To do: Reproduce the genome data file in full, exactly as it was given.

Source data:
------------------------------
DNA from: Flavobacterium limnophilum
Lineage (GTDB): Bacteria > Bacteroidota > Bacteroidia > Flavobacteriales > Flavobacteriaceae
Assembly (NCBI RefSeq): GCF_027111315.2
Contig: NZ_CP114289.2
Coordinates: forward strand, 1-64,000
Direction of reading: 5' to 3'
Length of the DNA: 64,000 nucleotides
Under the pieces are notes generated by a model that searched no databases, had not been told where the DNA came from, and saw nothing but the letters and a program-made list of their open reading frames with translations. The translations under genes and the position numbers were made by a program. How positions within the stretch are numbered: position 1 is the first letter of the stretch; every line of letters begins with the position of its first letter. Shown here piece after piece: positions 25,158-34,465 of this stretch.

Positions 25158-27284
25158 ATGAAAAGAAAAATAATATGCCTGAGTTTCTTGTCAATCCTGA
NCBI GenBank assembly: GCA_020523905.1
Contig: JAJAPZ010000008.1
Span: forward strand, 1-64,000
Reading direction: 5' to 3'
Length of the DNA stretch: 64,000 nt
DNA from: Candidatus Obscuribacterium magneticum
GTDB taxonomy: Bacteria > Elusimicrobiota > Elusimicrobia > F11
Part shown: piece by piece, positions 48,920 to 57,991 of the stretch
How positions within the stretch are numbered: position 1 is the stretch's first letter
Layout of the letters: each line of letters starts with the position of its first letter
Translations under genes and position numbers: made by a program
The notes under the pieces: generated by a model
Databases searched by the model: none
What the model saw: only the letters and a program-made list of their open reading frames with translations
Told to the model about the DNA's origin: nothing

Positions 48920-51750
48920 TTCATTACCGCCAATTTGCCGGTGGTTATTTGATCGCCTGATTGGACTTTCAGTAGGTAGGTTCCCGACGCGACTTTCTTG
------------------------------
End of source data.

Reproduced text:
DNA from: Flavobacterium limnophilum
Lineage (GTDB): Bacteria > Bacteroidota > Bacteroidia > Flavobacteriales > Flavobacteriaceae
Assembly (NCBI RefSeq): GCF_027111315.2
Contig: NZ_CP114289.2
Coordinates: forward strand, 1-64,000
Direction of reading: 5' to 3'
Length of the DNA: 64,000 nucleotides
Under the pieces are notes generated by a model that searched no databases, had not been told where the DNA came from, and saw nothing but the letters and a program-made list of their open reading frames with translations. The translations under genes and the position numbers were made by a program. How positions within the stretch are numbered: position 1 is the first letter of the stretch; every line of letters begins with the position of its first letter. Shown here piece after piece: positions 25,158-34,465 of this stretch.

Positions 25158-27284
25158 ATGAAAAGAAAAATAATATGCCTGAGTTTCTTGTCAATCCTGA
NCBI GenBank assembly: GCA_020523905.1
Contig: JAJAPZ010000008.1
Span: forward strand, 1-64,000
Reading direction: 5' to 3'
Length of the DNA stretch: 64,000 nt
DNA from: Candidatus Obscuribacterium magneticum
GTDB taxonomy: Bacteria > Elusimicrobiota > Elusimicrobia > F11
Part shown: piece by piece, positions 48,920 to 57,991 of the stretch
How positions within the stretch are numbered: position 1 is the stretch's first letter
Layout of the letters: each line of letters starts with the position of its first letter
Translations under genes and position numbers: made by a program
The notes under the pieces: generated by a model
Databases searched by the model: none
What the model saw: only the letters and a program-made list of their open reading frames with translations
Told to the model about the DNA's origin: nothing

Positions 48920-51750
48920 TTCATTACCGCCAATTTGCCGGTGGTTATTTGATCGCCTGATTGGACTTTCAGTAGGTAGGTTCCCGACGCGACTTTCTTG